Motzko Co. USA, LLC v. A & D Oilfield Dozers, Inc.

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Justia Opinion Summary

Defendant, a contractor, and Plaintiff, a subcontractor, entered into a two subcontracts for part of a road work project. Plaintiff invoiced Defendant for the work under both contracts, but when Defendant failed to pay the full amount, Plaintiff filed suit for breach of contract damages and storage fees for Defendant’s equipment and materials. Defendant counterclaimed, alleging that Plaintiff had been overpaid on the contracts and had converted Defendant’s equipment. Defendant moved to have the matter removed to federal court and filed its counterclaim in that court. The case was subsequently remanded to state court, where Defendant filed its counterclaim. Plaintiff moved for summary judgment, claiming Defendant’s counterclaim was untimely. The district court granted the motion and dismissed the counterclaim. After a bench trial, judgment was entered in favor of Plaintiff. The Supreme Court affirmed, holding (1) Defendant failed to demonstrate any basis to reverse the district court’s dismissal of its counterclaim on summary judgment; (2) alternatively, Defendant’s proposed counterclaim was moot; and (3) Plaintiff was entitled to attorney fees and costs.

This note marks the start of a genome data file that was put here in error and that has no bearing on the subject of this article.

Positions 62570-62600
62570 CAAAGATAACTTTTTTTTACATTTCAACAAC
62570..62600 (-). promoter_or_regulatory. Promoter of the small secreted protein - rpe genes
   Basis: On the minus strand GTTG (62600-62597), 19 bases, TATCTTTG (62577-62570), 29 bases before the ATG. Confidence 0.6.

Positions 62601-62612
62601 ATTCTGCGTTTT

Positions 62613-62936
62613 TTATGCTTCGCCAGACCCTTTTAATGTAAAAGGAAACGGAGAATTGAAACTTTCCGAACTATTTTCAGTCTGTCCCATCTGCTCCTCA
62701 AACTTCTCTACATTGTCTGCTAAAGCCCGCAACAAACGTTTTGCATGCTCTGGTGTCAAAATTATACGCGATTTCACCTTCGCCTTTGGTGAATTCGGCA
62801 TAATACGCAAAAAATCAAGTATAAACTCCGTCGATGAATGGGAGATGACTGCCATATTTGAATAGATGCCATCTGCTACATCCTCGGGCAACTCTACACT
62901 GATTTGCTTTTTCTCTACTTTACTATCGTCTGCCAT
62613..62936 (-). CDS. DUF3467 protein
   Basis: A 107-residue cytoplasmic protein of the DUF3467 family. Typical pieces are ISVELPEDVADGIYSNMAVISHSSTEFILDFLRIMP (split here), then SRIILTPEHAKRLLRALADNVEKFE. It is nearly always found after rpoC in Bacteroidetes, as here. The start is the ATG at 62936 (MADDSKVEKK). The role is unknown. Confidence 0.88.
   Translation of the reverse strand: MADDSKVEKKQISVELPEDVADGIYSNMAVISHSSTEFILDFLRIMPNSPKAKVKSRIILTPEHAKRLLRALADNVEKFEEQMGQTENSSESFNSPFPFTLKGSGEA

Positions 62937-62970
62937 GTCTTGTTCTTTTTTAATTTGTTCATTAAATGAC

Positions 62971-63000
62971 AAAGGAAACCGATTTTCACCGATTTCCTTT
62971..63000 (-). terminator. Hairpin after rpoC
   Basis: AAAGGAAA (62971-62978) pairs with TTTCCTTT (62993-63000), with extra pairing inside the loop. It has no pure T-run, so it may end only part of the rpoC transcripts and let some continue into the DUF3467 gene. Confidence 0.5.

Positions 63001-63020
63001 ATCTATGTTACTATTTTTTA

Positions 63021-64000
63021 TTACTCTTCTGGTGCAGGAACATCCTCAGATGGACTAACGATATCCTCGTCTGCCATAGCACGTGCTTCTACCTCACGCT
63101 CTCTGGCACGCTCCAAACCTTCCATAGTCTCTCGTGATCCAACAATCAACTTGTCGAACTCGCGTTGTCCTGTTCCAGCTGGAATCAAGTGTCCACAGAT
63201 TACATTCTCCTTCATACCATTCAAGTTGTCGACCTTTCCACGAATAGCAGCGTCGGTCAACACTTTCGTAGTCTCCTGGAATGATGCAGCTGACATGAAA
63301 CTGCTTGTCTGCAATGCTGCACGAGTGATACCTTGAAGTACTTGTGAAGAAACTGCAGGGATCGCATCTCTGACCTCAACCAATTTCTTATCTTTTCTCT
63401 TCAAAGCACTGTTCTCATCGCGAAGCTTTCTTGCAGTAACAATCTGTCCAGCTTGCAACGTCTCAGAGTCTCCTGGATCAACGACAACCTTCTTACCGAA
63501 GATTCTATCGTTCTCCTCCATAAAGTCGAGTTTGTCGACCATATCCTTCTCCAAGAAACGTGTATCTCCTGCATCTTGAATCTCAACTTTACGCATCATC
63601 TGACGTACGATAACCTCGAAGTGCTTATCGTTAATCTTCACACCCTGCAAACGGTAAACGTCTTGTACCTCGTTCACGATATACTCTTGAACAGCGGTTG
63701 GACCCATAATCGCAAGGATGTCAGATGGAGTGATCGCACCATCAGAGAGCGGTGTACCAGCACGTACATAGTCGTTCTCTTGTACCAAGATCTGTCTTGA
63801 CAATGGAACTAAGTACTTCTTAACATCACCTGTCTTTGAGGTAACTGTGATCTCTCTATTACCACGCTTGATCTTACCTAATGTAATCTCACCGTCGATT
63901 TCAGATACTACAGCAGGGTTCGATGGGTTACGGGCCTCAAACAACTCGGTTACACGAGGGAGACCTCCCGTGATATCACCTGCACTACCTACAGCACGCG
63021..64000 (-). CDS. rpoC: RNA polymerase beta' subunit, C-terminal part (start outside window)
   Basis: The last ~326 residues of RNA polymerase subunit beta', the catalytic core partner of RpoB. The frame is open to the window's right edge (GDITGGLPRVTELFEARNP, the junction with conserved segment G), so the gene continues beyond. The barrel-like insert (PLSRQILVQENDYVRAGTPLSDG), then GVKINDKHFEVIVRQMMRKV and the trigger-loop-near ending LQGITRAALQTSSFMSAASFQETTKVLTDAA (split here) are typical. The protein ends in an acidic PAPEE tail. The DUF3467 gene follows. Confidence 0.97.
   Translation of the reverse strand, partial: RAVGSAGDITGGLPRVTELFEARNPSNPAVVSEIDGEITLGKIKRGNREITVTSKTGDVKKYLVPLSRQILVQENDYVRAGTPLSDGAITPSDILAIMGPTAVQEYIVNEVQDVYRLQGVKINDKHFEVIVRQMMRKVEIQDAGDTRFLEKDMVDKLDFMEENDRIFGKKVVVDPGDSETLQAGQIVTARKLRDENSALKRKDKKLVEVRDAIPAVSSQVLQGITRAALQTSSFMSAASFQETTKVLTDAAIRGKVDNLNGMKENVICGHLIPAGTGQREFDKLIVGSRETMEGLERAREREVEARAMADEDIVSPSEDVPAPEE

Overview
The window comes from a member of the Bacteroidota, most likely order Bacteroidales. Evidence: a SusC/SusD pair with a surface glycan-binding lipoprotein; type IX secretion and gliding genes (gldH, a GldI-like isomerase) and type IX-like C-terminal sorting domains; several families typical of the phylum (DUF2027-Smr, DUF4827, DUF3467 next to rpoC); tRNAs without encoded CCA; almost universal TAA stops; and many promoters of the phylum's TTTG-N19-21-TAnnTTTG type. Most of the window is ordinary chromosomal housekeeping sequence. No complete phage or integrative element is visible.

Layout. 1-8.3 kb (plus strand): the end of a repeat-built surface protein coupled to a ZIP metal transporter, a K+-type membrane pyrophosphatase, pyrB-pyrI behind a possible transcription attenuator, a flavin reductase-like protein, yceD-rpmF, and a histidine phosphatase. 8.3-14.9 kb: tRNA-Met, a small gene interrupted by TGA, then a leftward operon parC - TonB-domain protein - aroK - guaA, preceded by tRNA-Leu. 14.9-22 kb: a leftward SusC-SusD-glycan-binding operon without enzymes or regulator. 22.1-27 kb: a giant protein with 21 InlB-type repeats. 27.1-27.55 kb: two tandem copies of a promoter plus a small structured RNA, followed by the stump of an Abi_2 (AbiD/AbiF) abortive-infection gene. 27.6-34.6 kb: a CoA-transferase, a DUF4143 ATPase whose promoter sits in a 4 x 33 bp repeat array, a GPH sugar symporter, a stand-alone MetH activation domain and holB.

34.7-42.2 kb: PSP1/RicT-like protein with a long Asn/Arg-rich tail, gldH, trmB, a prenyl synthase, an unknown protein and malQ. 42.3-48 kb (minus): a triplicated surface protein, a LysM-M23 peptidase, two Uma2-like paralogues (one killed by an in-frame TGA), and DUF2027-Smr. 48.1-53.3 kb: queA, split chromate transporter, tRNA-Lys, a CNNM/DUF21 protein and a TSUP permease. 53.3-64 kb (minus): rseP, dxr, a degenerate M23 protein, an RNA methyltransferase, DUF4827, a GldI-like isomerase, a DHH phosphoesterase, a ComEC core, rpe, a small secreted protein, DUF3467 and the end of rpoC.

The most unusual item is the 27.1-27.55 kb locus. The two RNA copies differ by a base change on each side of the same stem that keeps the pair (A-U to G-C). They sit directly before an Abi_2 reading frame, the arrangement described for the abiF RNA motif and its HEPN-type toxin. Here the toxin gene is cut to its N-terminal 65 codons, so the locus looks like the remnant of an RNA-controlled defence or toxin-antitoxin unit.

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IN THE SUPREME COURT, STATE OF WYOMING 2014 WY 5 OCTOBER TERM, A.D. 2013 January 15, 2014 MOTZKO COMPANY USA, LLC., a Minnesota Limited Liability Co., Appellant (Defendant), v. S-13-0096 A & D OILFIELD DOZERS, INC., a Wyoming Corporation, Appellee (Plaintiff). Appeal from the District Court of Carbon County The Honorable Wade E. Waldrip, Judge Representing Appellant: Ronald G. Pretty, Cheyenne, Wyoming. Representing Appellee: Kurt Kelly and Brandon W. Snyder of MacPherson, Kelly & Thompson, LLC, Rawlins, Wyoming. Before KITE, C.J., and HILL, VOIGT*, BURKE, and DAVIS, JJ. *Justice Voigt retired effective January 3, 2014. NOTICE: This opinion is subject to formal revision before publication in Pacific Reporter Third. Readers are requested to notify the Clerk of the Supreme Court, Supreme Court Building, Cheyenne, Wyoming 82002, of typographical or other formal errors so correction may be made before final publication in the permanent volume. KITE, Chief Justice. [¶1] The district court granted A & D Oilfield Dozer, Inc. s (A & D) motion for summary judgment dismissing Motzko Company USA, LLC s (Motzko) counterclaim as untimely. After the district court held a bench trial on A & D s claims and entered judgment, Motzko appealed the district court s summary judgment order. [¶2] We affirm. ISSUES [¶3] The issues on appeal are: 1. Whether the district court properly granted summary judgment in favor of A & D dismissing Motzko s counterclaim. 2. Whether Motzko s counterclaim is moot in light of the district court s ruling after the bench trial on A & D s claims. 3. Whether A & D is entitled to attorney fees and costs under W.R.A.P. 10.05. FACTS [¶4] The facts relevant to the issues raised in this appeal are undisputed. In April 2009, the United States Department of Transportation, Federal Highway Administration, awarded Motzko a contract for work on Sage Creek Road in Carbon County. On July 22, 2010, Motzko and A & D entered into a standard subcontract for part of the Sage Creek Road work and agreed that A & D would be paid $97,917. A & D satisfactorily completed the work under the subcontract by August 31, 2010. [¶5] Motzko and A & D entered into a second contract for additional work on the project on a time and materials basis. Motzko gave A & D notice to proceed with the additional work on September 13, 2010. As part of the additional work, A & D demobilized Motzko s equipment and materials and removed them from the jobsite to a storage area belonging to A & D. [¶6] A & D invoiced Motzko $245,098.03 for the work under both contracts. Motzko sent A & D a check for $173,754.07 with the notation - Final Pymt Sage Creek Road. A & D demanded the check be reissued without the final payment notation, and Motzko complied. [¶7] A & D demanded payment for the remaining balance due of $71,343.96 and it eventually received another check for $20,000. In June 2012, A & D filed suit against 1 Motzko for breach of contract damages and storage fees for Motzko s equipment and materials. Motzko s attorney accepted service of the complaint and summons on July 2, 2012. Motzko then moved to have the matter removed to federal court and filed its answer and counterclaim in that court. On August 8, 2012, the federal court remanded the case to the state district court because there was no showing of a basis for the federal court to assume jurisdiction. Neither Motzko s answer nor counterclaim was filed in the state court. [¶8] After the case was remanded to the state court, A & D filed an answer to Motzko s counterclaim. At a scheduling conference on September 6, 2012, the district court asked A & D why it had filed an answer to Motzko s counterclaim when there was no counterclaim on record in the district court. Motzko filed its counterclaim in the district court on September 25, 2012. The counterclaim alleged that A & D had been overpaid on the contracts and had converted Motzko s equipment. [¶9] A & D filed a motion for summary judgment, claiming Motzko s counterclaim was untimely and should be dismissed. After a hearing, the district court ruled, pursuant to W.R.C.P. 13, Motzko s counterclaim was compulsory; it was not filed in the district court within the time period allowed by the rule; and Motzko did not request leave to file a late counterclaim. Motzko asserted its counterclaim was timely because it was filed in federal court and the entire federal court file should have been transferred to the district court upon remand. The district court noted Motzko cited no authority for this position and federal statute only required a copy of the order of remand, rather than the entire file, be sent to the district court. It granted summary judgment to A & D and dismissed Motzko s counterclaim. [¶10] The district court then held a bench trial on A & D s claims and granted judgment in its favor for contract damages and storage fees. Motzko appealed the district court s dismissal of its counterclaim. STANDARD OF REVIEW [¶11] Our standard of review for a summary judgment decision is de novo, and we use the same materials and follow the same standards as the district court. Michael s Constr., Inc. v. American Nat l Bank, 2012 WY 76, ¶ 8, 278 P.3d 701, 703-04 (Wyo. 2012); Grynberg v. L & R Exploration Venture, 2011 WY 134, ¶ 16, 261 P.3d 731, 736 (Wyo. 2011). DISCUSSION A. Summary Judgment on Counterclaim 2 [¶12] A & D s summary judgment motion sought dismissal of Motzko s counterclaim on the grounds it was compulsory and had not been filed in a timely manner under W.R.C.P. 13. Rule 13 states in relevant part: (a) Compulsory Counterclaims. A pleading shall state as a counterclaim any claim which at the time of serving the pleading the pleader has against any opposing party, if it arises out of the transaction or occurrence that is the subject matter of the opposing party's claim . . . . .... (c) Effect of Counterclaim on Relief Sought by Opposing Party. A counterclaim may or may not diminish or defeat the recovery sought by the opposing party. .... (f) Omitted Counterclaim. When a pleader fails to set up a counterclaim through oversight, inadvertence, or excusable neglect, or when justice requires, the pleader may by leave of court set up the counterclaim by amendment. In Lane Co. v. Busch Dev., Inc., 662 P.2d 419, 423-24 (Wyo. 1983), we stated that [o]rdinarily, a claim which is a compulsory counterclaim under . . . W.R.C.P. 13(a), but is not brought, is thereafter barred. [¶13] The district court ruled that Motzko s counterclaim was compulsory because it arose out of the same transaction or occurrence that was the subject matter of A & D s complaint and it was not filed in state court within the time required by Rule 13(a). Motzko also did not seek leave under Rule 13(f) to file a late counterclaim. On appeal, Motzko does not contest the district court s findings that the counterclaim was compulsory and was not filed in state court before the procedural deadline.1 Applying the Lane ruling, Motzko s failure to file a compulsory counterclaim results in it being barred. [¶14] Motzko asserted in the district court that it had filed the counterclaim in a timely fashion in federal court and the Federal Rules of Civil Procedure required the entire federal court file, including all pleadings, be transmitted to the state court. Motzko did not cite any specific rule or other pertinent authority in support of its argument that the 1 Motzko s answer was also filed in federal court but not in the district court (except as an exhibit to Motzko s reply to A & D s motion for summary judgment). A & D did not attempt to default Motzko and the district court did not consider the consequences of the lack of an answer in its file. We will not, therefore, address the matter. 3 entire file should have been remanded and the district court concluded Motzko was incorrect. Motzko, likewise, does not provide any pertinent authority or cogent argument regarding the significance of the federal court filings in its appellate brief in this Court. We will not, therefore, consider whether the district court was correct in ruling the federal court filings were not effective in state court.2 See Moore v. State, 2013 WY 146, ¶ 3 n.1, 313 P.3d 505, 507 n.1 (Wyo. 2013), citing Sands v. Brown, 2013 WY 60, ¶ 2 n.1, 301 P.3d 128, 129 n.1 (Wyo. 2013). [¶15] Instead of challenging the underlying basis for the dismissal of its counterclaim, Motzko asserts the district court did not have authority to dismiss it on summary judgment. Motzko asserts summary judgment cannot be granted on a claim simply because a litigant did not comply with procedural rules. Motzko s position is, of course, incorrect. [¶16] W.R.C.P. 56(c) governs summary judgments and states in relevant part: The judgment sought shall be rendered forthwith if the pleadings, depositions, answers to interrogatories, and admissions on file, together with the affidavits, if any, show that there is no genuine issue as to any material fact and that the moving party is entitled to a judgment as a matter of law. Summary judgments are often used when a claim is barred for failing to comply with procedural requirements. See, e.g., Case v. Sink & Rise, Inc., 2013 WY 19, 297 P.3d 762 (Wyo. 2013) and Sandstrom v. Sandstrom, 884 P.2d 968 (Wyo. 1994) (affirming summary judgments dismissing claims because of the appellants failures to respond to motion in accordance with the rules). Although a summary judgment motion may be based upon affidavits and other documents which assert a lack of material facts, it may also be based solely on a question of law which is set out exclusively in the pleadings. Under those circumstances, a summary judgment motion is functionally equivalent to a motion to dismiss under Rule 12(b)(6) or a motion for judgment on the pleadings under Rule 12(c). Landmark, Inc. v. Stockmen s Bank & Trust, Co., 680 P.2d 471, 474-75 (Wyo. 1984). In Duran v. Board of County Comm rs of Sweetwater County, 787 P.2d 971, 975 (Wyo. 1990), this Court concluded that either summary judgment or dismissal 2 A & D states in its brief that [c]ourts have been split with regard to whether pleadings filed with a federal court are to be given effect at the state court level, although the more recent cases seem to favor giving effect to such pleadings. Compare, e.g., Morbeck v. Bradford-Kennedy Co., 113 P. 89 (Idaho 1910) and Tracy Loan & Trust Co. v. Mutual Life Insr. Co. of New York, 7 P.2d 279 (Utah 1932) (federal court filings not effective in state court) with Banks v. Allstate Indemnity Co., 757 N.E.2d 776 (Ohio Ct. App. 2001) and Citizen s Nat l Bank v. First Nat l Bank, 331 N.E.2d 471 (Ind. Ct. App. 1975) (pleadings filed in federal court have effect in state court upon remand). Given Motzko s failure to properly present or argue this issue, we will not further consider it. 4 under Rule 12(b)(6) was proper when the claim was not filed within the statutory period.3 Motzko has not demonstrated any basis to reverse the district court s dismissal of its counterclaim on summary judgment. B. Mootness [¶17] A & D also argues the issues raised in the counterclaim were necessarily and finally decided upon the trial of A & D s complaint, rendering Motzko s proposed counterclaim moot. [A]n issue is moot when it no longer presents a live controversy with respect to which the court can give meaningful relief. White v. Shane Edeburn Constr., LLC, 2012 WY 118, ¶ 13, 285 P.3d 949, 953 (Wyo. 2012), quoting Christian Coalition of Fla., Inc. v. United States, 662 F.3d 1182, 1189 (11th Cir. 2011). Our general law on justiciability provides that courts should not consider issues which have become moot. We do not decide cases when a decision will have no effect or pertains only to matters that might arise in the future. A case is moot when the determination of an issue is sought which, if provided, will have no practical effect on the existing controversy. Therefore, if events occur during the pendency of an appeal that cause a case to become moot or make determination of the issues unnecessary, we will dismiss it. Northern Arapahoe Tribe v. State, Dep t of Family Servs. (In re SNK), 2003 WY 141, ¶ 18, 78 P.3d 1032, 1037 (Wyo. 2003), quoting Wyoming Bd. of Outfitters & Prof l Guides v. Clark, 2002 WY 24, ¶ 9, 39 P.3d 1106, 1108 (Wyo. 2002) (some citations omitted). [¶18] A & D s complaint stated claims for breach of contract because Motzko had not fully paid it for the work performed on the Sage Creek Road project and payment of storage fees. Motzko s counterclaim, asserting that it had overpaid A & D on the contracts and A & D had converted the stored property, provided direct defenses to A & D s claims. The trial court proceedings clearly show that the assertions set out in Motzko s counterclaim were actually addressed. 3 Interestingly, Motzko s reply to A & D s motion for summary judgment included documents which were not part of the state court pleadings, including those filed in federal court. Had A & D filed a motion to dismiss or for a judgment on the pleadings, it would have been converted to a summary judgment motion anyway because Motzko relied on documents outside the pleadings in the state court case. See W.R.C.P. 12(b) and (c); Burke v. State Dep t of Health, 2009 WY 138, ¶ 11, n.2, 219 P.3d 122, 125, n.2 (Wyo. 2009); Scherer v. Schuler Custom Homes Constr., Inc., 2004 WY 109, ¶ 9, 98 P.3d 159, 161 (Wyo. 2004). 5 [¶19] Prior to the trial, Motzko failed to respond to ten requests for admission presented by A & D, and the district court ruled the matters were deemed admitted. The relevant requests for admission stated: Request for Admission No. 7: Admit that [Motzko] requested [A & D] to demobilize [Motzko s] equipment after [A & D] completed its work on the Sage Creek Road Project. Request for Admission No. 8: Admit that [Motzko] never paid [A & D] any storage rental for equipment stored by [A & D]. Request for Admission No. 9: Admit that [Motzko] owes [A & D] money for construction work done by [A & D] at the request of [Motzko] on the Sage Creek Road Project. [¶20] At the beginning of the trial, the effect of the admissions was addressed by the court and counsel. [Motzko s attorney]: [S]o I think Rule 35(a) [sic] is very clear, they re not admitted or denied, so they re being admitted. The Court s entered an order to that effect. . . . There was an oral contract. There was a -- there is money owing. How much is owed is -- is a question for the Court. And, . . . that they were asked to store the property, but that does not mean they were authorizing [it] to be stored at the rate that they said they were, because the parties never even had [an] agreement on that, so -- Your Honor. THE COURT: Well, the requests to admit are deemed admitted, and that means exactly what it says. All those issues need not be proven. They have been admitted before this Court. [¶21] Clearly, Motzko had not overpaid A & D because Motzko admitted that money was still owed to A & D on the Sage Creek Road project. The issue of how much was actually owed to A & D was addressed at trial. The district court entered findings of fact and conclusions of law based upon the evidence presented, which included specific findings as to the reasonableness of A & D s charges and the final amounts due under the contracts. Thus, even if we were to conclude the district court erred by dismissing 6 Motzko s counterclaim, the issue would be moot because the ruling would have no effect on an existing controversy. [¶22] Motzko s counterclaim also alleged that A & D converted the stored equipment. Conversion occurs when a person treats another s property as his own, denying the true owner the benefits and rights of ownership. Johnson v. Reiger, 2004 WY 83, ¶ 27, 93 P.3d 992, 999 (Wyo.2004). To establish a claim for conversion, the following elements must be met: (1) plaintiff had legal title to the converted property; (2) plaintiff either had possession of the property or the right to possess it at the time of the conversion; (3) the defendant exercised dominion over the property in a manner which denied the plaintiff his rights to use and enjoy the property; (4) in those cases where the defendant lawfully, or at least without fault, obtained possession of the property, the plaintiff made some demand for the property's return which the defendant refused; and (5) the plaintiff has suffered damage by the loss of the property. See id. at ¶ 27, at 999 1000. McTiernan v. Jellis, 2013 WY 151, ¶ 23, ___ P.3d ____, ____ (Wyo. 2013). [¶23] Motzko admitted that it asked A & D to demobilize its equipment. Motzko s attorney agreed that A & D was asked to store the property and stated the issue for trial was the amount of the storage fees. The district court specifically found that Motzko never requested return of the equipment until it was released on June 21, 2012.4 The admissions and the district court s findings defeated any possible conversion claim A & D properly took possession of the equipment pursuant to Motzko s request to demobilize it; A & D did not exercise dominion in a manner to deny Motzko its right to use and enjoy its property; and Motzko did not demand return of the equipment until the date A & D released it. Motzko s conversion claim is, therefore, moot. C. Appellate Fees and Costs [¶24] A & D requests an award of attorney fees and costs pursuant to W.R.A.P. 10.05: If the judgment or appealable order is affirmed in a civil case, appellee shall recover the cost for publication of the brief with the cost to be computed at the rate allowed by law 4 A & D released some of the equipment to others after they demonstrated the equipment belonged to them rather than to Motzko. The district court credited Motzko for storage fees paid by the owners. 7 for making the transcript of the evidence. If the court certifies there was no reasonable cause for the appeal, a reasonable amount for attorneys fees and damages to the appellee shall be fixed by the appellate court and taxed as part of the costs in the case. The amount for attorneys fees shall not be less than one hundred dollars ($100.00) nor more than five thousand dollars ($5,000.00). The amount for damages to the appellee shall not exceed two thousand dollars ($2,000.00). [¶25] Sanctions under W.R.A.P. 10.05 are available when the appellant fails to present cogent argument, cite pertinent authority and/or cite to the record in accordance with our rules of appellate procedure. Harignordoquy v. Barlow, 2013 WY 149, ¶ 28, 313 P.3d 1265, 1272 (Wyo. 2013). In this case, Motzko did not include proper citations to the record in its appellate brief and did not present cogent argument or pertinent authority to support its assertion the district court s dismissal of its counterclaim was in error. We conclude, therefore, that sanctions under W.R.A.P. 10.05 are warranted and direct A & D to submit an appropriate application. [¶26] Affirmed. 8